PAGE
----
Diving into the practice, I slowly realised that yoga was a physical activity I had been practising almost all my life. My mother reminded me that my former physiotherapist, who I visited once a week in my childhood, cured me with Chinese medicine. Much of her practice was gymnastic movements inspired by Yoga and Qi-gong. She fixed my scoliosis over ten years of following up on my growth.
Today, I have the chance to live in Germany and access health insurance that provides me with life-long physiotherapy sessions because of Marfan syndrome. I keep doing yoga regularly, a few times a week. If I feel pain, I stretch my body. I talk to my physiotherapist about it. She helps me to identify how the pain develops on which tissues and elaborate a stretching training to cure it. I currently love to attempt Yin yoga class as it is very relaxing, mainly focusing on stretching the muscle without physical effort. I am also interested in Chinese gymnastics, such as Qigong which my mother teaches. Those sports are very soft and peaceful and free of physical damage risks; they help raise awareness of the relations between the body and the mind. It's a work of balance. They are therapeutic in many ways. Doing yoga helps me understand what ageing means and that physical exercise is prior to everyone as we won't remain eternally fit. No matter how dis/able the body is.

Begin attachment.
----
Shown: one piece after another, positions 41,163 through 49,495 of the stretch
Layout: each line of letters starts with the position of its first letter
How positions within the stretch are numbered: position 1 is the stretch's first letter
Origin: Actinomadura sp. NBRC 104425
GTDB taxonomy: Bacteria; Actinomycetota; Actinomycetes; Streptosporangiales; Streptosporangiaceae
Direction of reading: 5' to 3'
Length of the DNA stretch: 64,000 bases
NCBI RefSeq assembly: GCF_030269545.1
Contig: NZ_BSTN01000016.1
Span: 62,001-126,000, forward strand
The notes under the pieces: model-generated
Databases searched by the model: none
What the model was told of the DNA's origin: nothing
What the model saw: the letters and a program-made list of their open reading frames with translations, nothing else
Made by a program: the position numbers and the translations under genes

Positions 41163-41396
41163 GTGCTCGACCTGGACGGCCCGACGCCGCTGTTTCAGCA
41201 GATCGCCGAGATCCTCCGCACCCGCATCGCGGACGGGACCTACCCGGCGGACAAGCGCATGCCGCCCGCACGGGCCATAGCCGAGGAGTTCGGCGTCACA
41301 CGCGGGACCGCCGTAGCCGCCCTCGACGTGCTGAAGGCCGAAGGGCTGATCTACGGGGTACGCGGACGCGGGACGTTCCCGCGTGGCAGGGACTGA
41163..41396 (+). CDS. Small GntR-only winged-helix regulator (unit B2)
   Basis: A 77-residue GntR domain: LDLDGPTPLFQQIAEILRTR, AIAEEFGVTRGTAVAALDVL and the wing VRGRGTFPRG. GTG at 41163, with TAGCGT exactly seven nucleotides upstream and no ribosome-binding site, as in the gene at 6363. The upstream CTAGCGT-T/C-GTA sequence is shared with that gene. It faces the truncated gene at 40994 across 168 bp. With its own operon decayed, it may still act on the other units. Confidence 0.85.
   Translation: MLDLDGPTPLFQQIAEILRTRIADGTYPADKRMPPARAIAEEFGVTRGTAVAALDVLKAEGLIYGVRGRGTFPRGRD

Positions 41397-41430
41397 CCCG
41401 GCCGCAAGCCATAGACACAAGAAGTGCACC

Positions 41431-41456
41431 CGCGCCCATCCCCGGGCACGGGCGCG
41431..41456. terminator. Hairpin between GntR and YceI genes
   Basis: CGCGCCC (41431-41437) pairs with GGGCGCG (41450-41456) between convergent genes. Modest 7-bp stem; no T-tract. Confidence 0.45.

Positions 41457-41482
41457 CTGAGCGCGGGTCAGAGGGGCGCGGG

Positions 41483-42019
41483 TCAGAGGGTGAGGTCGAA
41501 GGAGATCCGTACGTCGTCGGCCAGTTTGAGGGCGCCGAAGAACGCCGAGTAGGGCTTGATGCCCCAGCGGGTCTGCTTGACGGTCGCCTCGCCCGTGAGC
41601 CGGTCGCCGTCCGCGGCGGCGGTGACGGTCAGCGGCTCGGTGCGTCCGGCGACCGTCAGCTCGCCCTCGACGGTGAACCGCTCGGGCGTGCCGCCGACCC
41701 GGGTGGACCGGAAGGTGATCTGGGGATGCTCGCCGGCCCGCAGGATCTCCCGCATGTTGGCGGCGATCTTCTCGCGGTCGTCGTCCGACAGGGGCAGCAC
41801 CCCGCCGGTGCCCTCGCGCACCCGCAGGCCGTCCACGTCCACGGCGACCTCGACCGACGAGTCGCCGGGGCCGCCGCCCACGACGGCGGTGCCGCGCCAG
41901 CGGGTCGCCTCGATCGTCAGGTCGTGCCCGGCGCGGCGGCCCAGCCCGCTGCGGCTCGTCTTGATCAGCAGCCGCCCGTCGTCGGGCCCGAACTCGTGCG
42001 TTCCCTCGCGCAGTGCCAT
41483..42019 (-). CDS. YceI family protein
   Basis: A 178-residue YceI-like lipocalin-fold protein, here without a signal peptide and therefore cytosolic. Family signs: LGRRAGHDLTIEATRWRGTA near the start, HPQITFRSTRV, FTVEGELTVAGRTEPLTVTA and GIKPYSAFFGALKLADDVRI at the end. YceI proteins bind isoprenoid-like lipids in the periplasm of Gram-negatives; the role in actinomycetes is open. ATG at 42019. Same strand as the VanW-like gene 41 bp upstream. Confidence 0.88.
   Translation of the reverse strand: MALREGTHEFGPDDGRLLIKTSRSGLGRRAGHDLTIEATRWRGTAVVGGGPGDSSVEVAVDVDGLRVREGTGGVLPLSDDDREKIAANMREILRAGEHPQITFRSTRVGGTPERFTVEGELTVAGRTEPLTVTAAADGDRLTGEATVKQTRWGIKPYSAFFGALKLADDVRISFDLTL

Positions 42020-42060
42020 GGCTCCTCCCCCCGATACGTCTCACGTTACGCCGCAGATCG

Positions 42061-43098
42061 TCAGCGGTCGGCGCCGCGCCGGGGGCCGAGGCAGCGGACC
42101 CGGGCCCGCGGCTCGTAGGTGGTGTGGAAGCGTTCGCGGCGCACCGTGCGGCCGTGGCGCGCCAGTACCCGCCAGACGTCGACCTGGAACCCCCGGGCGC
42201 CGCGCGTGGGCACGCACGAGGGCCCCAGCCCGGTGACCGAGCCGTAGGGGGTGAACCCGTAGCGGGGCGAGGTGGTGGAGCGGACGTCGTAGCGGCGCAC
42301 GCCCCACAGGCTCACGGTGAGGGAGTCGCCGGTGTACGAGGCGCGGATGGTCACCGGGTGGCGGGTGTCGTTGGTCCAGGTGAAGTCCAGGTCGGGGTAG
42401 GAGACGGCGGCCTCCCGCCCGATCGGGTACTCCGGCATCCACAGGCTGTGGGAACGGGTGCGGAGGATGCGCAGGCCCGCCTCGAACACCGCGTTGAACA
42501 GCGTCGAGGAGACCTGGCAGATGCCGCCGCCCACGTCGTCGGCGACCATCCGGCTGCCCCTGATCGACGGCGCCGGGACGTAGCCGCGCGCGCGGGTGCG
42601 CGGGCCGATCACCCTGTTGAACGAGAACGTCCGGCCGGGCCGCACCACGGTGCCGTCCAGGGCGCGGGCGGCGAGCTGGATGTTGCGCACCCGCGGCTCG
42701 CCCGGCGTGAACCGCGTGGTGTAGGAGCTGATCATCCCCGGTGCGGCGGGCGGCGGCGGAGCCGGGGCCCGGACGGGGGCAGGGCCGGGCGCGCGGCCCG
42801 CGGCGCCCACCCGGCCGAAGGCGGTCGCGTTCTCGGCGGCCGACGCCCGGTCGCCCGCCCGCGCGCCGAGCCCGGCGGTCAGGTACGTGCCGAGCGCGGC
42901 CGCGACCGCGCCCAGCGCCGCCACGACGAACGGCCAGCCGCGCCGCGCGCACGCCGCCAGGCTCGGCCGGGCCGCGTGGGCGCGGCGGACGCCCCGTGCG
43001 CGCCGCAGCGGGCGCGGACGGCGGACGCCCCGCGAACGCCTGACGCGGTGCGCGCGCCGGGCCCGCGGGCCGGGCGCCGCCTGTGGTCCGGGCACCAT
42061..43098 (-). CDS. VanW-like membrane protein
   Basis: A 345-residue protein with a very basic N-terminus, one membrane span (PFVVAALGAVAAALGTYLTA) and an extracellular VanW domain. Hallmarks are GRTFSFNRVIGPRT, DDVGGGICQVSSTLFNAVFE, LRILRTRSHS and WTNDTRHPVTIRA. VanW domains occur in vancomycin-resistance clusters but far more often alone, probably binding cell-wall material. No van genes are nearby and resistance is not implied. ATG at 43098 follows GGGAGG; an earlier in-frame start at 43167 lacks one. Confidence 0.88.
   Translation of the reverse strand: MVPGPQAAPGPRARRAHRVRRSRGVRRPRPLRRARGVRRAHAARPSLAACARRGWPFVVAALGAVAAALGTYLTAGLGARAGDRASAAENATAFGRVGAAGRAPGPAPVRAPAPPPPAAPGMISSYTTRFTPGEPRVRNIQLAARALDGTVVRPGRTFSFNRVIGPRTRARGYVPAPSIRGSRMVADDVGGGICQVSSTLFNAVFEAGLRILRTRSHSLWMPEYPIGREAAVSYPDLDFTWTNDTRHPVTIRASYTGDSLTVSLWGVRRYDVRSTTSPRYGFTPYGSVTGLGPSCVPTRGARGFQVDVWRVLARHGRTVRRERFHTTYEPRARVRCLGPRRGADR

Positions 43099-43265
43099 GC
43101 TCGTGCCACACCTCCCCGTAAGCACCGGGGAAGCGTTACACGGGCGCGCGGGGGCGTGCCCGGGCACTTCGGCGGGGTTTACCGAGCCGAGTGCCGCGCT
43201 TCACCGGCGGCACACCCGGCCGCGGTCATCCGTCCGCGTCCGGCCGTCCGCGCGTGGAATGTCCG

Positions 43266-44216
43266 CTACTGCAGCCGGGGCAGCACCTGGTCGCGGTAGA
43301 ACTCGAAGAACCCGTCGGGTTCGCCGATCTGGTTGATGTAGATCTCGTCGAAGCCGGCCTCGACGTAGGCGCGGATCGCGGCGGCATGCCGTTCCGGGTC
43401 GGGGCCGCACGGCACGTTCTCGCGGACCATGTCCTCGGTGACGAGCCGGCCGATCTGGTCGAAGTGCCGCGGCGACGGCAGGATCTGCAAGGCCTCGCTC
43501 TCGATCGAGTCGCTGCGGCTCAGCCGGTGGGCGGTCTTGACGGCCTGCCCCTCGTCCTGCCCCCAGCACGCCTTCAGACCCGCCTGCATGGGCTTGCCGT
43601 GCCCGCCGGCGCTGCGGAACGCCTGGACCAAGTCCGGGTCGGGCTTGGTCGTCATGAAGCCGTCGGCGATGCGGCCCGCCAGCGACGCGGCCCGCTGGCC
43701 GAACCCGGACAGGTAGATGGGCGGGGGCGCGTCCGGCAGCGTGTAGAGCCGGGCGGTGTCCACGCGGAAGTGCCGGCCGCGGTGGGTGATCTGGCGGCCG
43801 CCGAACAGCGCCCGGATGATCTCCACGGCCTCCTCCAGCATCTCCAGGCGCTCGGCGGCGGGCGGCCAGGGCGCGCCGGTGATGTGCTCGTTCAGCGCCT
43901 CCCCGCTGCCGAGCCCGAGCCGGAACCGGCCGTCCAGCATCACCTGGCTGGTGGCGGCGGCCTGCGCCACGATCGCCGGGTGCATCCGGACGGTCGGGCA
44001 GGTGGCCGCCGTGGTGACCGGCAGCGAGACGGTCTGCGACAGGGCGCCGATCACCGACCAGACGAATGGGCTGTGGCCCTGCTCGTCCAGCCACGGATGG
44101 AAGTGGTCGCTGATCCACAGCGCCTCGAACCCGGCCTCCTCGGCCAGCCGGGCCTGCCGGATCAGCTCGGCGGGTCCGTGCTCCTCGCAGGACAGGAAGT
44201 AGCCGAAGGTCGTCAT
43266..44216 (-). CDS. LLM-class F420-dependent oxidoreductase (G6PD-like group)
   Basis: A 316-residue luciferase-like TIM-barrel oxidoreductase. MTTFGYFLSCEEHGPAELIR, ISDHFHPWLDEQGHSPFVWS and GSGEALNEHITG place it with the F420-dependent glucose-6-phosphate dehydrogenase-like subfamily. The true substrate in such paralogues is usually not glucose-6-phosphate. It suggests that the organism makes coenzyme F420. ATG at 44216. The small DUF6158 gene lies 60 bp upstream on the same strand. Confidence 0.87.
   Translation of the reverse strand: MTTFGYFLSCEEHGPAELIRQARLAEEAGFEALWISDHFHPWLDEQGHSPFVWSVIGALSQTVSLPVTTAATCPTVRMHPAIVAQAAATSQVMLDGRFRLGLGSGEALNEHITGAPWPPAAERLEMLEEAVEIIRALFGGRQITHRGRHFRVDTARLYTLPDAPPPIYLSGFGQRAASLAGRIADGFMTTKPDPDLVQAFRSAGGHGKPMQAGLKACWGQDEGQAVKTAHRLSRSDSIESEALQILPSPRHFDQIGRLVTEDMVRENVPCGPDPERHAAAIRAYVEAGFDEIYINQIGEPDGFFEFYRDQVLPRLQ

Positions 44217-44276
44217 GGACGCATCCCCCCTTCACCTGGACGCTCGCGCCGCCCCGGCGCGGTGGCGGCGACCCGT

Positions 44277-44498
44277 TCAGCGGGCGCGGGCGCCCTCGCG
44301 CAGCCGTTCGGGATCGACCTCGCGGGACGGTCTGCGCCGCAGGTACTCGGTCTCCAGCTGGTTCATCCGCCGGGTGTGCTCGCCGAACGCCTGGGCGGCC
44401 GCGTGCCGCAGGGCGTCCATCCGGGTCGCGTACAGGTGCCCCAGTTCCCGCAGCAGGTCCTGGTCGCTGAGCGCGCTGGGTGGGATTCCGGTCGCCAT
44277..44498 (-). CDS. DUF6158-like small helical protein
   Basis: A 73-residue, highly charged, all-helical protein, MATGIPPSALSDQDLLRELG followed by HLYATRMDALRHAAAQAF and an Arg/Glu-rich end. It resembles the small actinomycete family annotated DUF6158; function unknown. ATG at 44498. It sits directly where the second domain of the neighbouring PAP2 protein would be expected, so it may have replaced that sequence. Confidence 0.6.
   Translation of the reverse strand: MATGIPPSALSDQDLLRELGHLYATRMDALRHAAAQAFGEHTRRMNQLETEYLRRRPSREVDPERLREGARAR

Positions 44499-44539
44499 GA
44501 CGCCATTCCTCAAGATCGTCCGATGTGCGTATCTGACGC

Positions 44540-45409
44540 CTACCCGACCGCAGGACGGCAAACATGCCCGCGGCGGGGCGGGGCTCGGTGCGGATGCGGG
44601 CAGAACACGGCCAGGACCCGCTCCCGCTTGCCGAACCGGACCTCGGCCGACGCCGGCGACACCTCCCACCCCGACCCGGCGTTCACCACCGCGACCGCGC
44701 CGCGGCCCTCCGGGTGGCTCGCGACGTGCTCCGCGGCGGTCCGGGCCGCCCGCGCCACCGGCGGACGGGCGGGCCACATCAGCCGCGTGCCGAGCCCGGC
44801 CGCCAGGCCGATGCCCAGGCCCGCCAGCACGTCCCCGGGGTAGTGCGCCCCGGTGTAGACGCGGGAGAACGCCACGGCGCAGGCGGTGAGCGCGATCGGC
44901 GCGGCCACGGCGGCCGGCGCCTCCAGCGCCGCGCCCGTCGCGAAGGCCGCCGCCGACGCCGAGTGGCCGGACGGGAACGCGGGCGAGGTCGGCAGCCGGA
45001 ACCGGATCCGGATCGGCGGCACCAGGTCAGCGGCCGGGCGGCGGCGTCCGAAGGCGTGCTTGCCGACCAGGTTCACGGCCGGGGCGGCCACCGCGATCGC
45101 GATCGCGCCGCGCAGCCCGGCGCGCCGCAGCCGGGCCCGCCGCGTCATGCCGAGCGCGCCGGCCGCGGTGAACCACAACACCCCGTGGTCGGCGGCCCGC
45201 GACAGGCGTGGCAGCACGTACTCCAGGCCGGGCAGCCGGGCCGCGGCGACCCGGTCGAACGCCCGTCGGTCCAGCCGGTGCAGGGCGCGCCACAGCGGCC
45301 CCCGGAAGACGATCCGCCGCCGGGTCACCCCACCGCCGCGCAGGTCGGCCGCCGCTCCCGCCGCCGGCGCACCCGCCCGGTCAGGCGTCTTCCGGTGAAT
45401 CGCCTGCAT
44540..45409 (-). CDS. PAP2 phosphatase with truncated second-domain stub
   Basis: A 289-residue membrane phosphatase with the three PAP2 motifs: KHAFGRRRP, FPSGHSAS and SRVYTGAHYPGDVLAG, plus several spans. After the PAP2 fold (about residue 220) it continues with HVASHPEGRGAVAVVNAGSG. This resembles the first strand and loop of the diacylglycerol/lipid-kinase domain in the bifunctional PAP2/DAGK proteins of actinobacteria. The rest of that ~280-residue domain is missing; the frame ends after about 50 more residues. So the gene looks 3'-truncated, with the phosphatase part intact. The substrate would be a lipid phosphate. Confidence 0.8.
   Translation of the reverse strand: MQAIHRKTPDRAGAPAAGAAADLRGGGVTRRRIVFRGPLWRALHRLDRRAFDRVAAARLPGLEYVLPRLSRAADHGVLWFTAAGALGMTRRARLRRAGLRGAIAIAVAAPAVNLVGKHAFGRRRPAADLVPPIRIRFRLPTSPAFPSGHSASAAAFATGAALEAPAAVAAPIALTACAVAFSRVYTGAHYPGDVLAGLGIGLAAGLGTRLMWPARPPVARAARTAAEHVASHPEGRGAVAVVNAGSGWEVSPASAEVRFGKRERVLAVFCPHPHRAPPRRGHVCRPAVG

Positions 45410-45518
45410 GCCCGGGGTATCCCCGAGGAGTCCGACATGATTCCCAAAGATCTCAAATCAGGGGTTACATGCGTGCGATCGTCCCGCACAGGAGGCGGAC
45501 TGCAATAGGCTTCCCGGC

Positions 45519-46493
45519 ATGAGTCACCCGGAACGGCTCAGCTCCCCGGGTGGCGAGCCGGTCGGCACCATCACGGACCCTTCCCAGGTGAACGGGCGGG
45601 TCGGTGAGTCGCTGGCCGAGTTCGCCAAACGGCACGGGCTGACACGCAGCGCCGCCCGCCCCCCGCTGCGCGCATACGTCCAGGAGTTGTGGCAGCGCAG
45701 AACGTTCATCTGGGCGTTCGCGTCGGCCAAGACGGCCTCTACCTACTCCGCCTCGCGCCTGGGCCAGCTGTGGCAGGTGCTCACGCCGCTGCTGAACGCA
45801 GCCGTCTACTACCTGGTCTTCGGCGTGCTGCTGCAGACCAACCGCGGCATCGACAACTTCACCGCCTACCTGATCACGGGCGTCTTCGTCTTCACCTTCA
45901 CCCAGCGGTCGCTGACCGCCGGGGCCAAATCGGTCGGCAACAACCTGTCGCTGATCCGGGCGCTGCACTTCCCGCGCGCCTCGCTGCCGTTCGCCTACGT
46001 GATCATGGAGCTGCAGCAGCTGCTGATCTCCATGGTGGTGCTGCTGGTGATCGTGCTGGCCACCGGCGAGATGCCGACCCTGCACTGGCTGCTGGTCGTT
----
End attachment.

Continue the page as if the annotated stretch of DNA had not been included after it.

For us, the Marfans, I can only recommend finding a practice where you feel at ease and at home to make people aware you might have specific needs for extra support to practice physical activities. It is better to avoid practices such as Jivamukti yoga, which asks for specific muscle training and goes too fast in the flow. I like when I am surrounded by diverse dis/able bodies, facing different needs and possibilities in level.
It helps me to avoid comparison in a performative way and to let go of the fear of not being able of everything or not belonging to the sports community. Sometimes I would instead do a solo ‘yoga soup’ at home. Yoga is the place where I renew trust in my body and its abilities and learn to accept the way the Marfan syndrome shapes my life. Doing yoga is not only about practising an exercise but is part of my daily life therapy to prevent ageing quickly with Marfan. At the end of the day, what I draw most from physical exercise is its strengthening power and potential to help me cope with the potential physical obstacles that Marfan syndrome can present over time.
Thanks to my trainers - the health practitioners supporting me, especially my physiotherapists Marie and Beate, who are both yogis and have taught me the knowledge of physical exercises to care with the body.